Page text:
• As to question 1, I really like “formal” separate for information interviews. Shows you’re taking the person seriously, but that you don’t think its an actual interview.

      As to number two, I think black would look fine with either of those colors, especially with a nice cream shell or something like that to soften the effect. Also lovely would be a grey.

    • The informational interview is with a BigLaw attorney who I met through my Inn. Her firm has an opening for an associate in the area I want to practice in and, I know it’s a long shot that they’ll hire someone right out of school, but I’m trying.

  7. This makes me want to shave my head.

    I really have been thinking about a pixie cut lately. I know it’s been discussed recently, but I would love some advice on whether or not to go through with it. I used to have long hair, then cut it to chin-length in college and dyed it every color of the rainbow. In the years since graduation, I’ve let it go back to my natural color and it’s been mostly collar-bone length with varying combinations of layers and bangs. For the past couple of years now, I’ve been disappointed with every haircut I’ve had. I mostly wear my hair in a ponytail because I don’t like how it looks down. My hair is dirty blonde and thick, but very fine. It’s mostly straight but starts to do odd flippy things when it gets shorter. I’ve tried several stylists and want to find someone who can give me the right cut for my face shape and hair type, but I keep leaving salons with what I think of as variations on the same medium-length-layered-bobs-for-30-somethings theme. It never looks bad, I guess, but it’s so . . . boring. Any thoughts?

    • Diana Barry :

      Is it only a little bit wavy? My hair is kind of like that too (very fine, but lots of strands) and a little wavy. I have bangs right now and a graduated bob – longer in front, quite short in back. I modeled it after the Major’s haircut in Ghost in the Shell (commenter Motoko Kusanagi, where are you?), which was my husband’s suggestion (!!). It is a little edgy but sitll looks professional. :)


      • I like that! My last several cuts have involved stylists cutting me what they called “flattering, face-framing layers,” which just look like “90s Jennifer Aniston layers” to me. I couldn’t quite put my finger on how to fix it, but I think going longer in the front and shorter in the back would work. My hair’s not terribly wavy. It’s just got a slight S-curve and will flip one way or the other depending on where in the S it gets cut.

      • Oh, just curious – what do you do to style it?

        • Diana Barry :

          Um, nothing really? I air dry and sometimes put some product in it when it is damp. I also end up putting the sides back every 2nd day when it is dirty.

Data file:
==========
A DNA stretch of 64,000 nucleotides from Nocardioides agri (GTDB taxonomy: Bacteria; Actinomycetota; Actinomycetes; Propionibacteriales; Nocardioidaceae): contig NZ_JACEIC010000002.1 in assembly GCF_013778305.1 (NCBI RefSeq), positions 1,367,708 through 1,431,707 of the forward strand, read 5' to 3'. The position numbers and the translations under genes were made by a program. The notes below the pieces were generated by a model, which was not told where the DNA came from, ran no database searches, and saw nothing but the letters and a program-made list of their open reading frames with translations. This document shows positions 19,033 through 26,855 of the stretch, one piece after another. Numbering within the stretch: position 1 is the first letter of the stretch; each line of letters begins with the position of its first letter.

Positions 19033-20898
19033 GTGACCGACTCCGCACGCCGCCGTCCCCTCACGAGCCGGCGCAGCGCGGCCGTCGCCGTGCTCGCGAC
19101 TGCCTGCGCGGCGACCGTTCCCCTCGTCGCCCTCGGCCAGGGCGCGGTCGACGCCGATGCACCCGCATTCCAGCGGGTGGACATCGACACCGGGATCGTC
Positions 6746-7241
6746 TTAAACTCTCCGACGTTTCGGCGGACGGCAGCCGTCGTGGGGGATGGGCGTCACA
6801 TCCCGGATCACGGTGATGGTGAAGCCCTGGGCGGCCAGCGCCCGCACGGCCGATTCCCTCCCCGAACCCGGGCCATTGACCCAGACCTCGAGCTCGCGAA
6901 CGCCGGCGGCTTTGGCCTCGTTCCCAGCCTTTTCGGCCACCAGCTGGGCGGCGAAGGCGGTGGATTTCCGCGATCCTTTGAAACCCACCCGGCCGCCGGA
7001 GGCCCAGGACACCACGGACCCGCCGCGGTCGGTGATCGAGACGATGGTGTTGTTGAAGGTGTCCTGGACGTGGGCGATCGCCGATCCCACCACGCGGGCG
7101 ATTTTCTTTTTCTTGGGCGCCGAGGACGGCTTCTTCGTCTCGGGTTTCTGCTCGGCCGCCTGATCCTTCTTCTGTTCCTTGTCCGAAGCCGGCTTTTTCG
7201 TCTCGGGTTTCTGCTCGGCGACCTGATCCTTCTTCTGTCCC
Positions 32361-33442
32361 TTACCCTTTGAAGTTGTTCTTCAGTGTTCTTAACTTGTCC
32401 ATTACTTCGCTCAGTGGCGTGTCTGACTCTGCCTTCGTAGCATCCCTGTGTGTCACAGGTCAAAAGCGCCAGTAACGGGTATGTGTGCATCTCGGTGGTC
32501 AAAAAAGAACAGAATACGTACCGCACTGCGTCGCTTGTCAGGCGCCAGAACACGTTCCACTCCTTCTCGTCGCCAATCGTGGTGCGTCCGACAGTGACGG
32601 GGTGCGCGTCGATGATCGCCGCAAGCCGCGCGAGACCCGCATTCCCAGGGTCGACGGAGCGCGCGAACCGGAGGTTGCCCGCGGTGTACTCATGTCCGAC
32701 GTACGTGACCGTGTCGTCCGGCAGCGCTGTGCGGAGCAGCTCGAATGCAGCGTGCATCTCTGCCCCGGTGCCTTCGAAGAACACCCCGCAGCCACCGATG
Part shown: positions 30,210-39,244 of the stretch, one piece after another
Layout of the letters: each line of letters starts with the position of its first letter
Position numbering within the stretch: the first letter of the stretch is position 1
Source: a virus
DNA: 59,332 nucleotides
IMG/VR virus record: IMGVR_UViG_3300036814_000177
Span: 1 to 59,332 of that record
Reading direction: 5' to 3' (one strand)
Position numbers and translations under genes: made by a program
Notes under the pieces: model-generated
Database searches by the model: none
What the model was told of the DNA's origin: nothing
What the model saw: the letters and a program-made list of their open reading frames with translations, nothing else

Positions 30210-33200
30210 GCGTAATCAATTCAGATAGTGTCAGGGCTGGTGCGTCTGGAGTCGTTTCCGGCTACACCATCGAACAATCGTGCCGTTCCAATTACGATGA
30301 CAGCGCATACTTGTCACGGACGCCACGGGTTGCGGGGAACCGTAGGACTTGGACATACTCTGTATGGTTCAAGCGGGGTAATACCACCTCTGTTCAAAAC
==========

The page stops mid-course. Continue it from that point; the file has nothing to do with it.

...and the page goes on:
• Oh, that’s perfect for me! I’ve probably only used a hairdryer twice in the last decade (both times were before early morning job interviews).

      • Motoko Kusanagi :

        I approve :)

      • Anonymous Poser :

        Yay for the mention of Ghost in the Shell! The Major is pretty amazing…

        Thanks for making me smile after a rough weekend.

    • I’m with you. I pixied myself last winter, because I had it with my boring, just-not-it haircuts. Problem is, my hair is wavy and thick and very beautiful when long, but so.much.work (takes about a day to dry on its own, gets frizzy very easily, etc).
      However, I’m growing my pixie back out and it is painful. The reason I’m going through this, is that maintaining a pixie takes a lot of haircuts, and like you, I’m always disappointed when I’ve had one. Taking pictures to show the stylists doesn’t help…
      So no real advice here, more commiseration. But trying to pinpoint what is a bigger problem (your ‘boring’ hair or the disappointment after a ‘bad’ haircut) might help.

      • Kontraktor :

        Welcome to my exact life. I have this hair type and did a chop last November. I am trying to grow out and it is painful. As much of a pain my hair was when it was long, I can’t wait for it to be long again.

      • Had v. short hair up until a couple years ago. Growing it out was the worst. Right around chin length I could not manage my frizzy/wavy/curly mane into anything remotely professional.

    • I’ve had several pixie cuts, ranging from disasters to complete awesomeness. I have thick, fine hair like yours, so hopefully I can offer some useful advice. I’m currently growing out my awesome one and already miss it a bit. (I’ve had it for 18 months and am getting bored.)

      Here’s what I’ve learned from my excellent pixies:
      – Having the right hairdresser is a must. Even talented hairdressers can botch a pixie if they don’t ‘get’ how to make it work with your face shape, hair texture, etc. If you see a woman with a short haircut that you love, ask her for a stylist recommendation. I can’t stress this point enough.
      – They have hints of femininity: either a bit of softness somewhere and details that girl it up a bit. I don’t quite know how to describe it, but my stylist leaves some wispyness around my ears and neck, which keep it from going boyish or looking too ‘hard’ for my personality.
      – A strongly defined hair color helps the cut look polished. My hair is sort of a mousy brown on its own. While I can get away with that when my hair is longer, it looks sort of unfinished at pixie length. When I have a pixie, I always have highlights or dye it a better version of my natural color. It’s subtle, but makes a huge difference.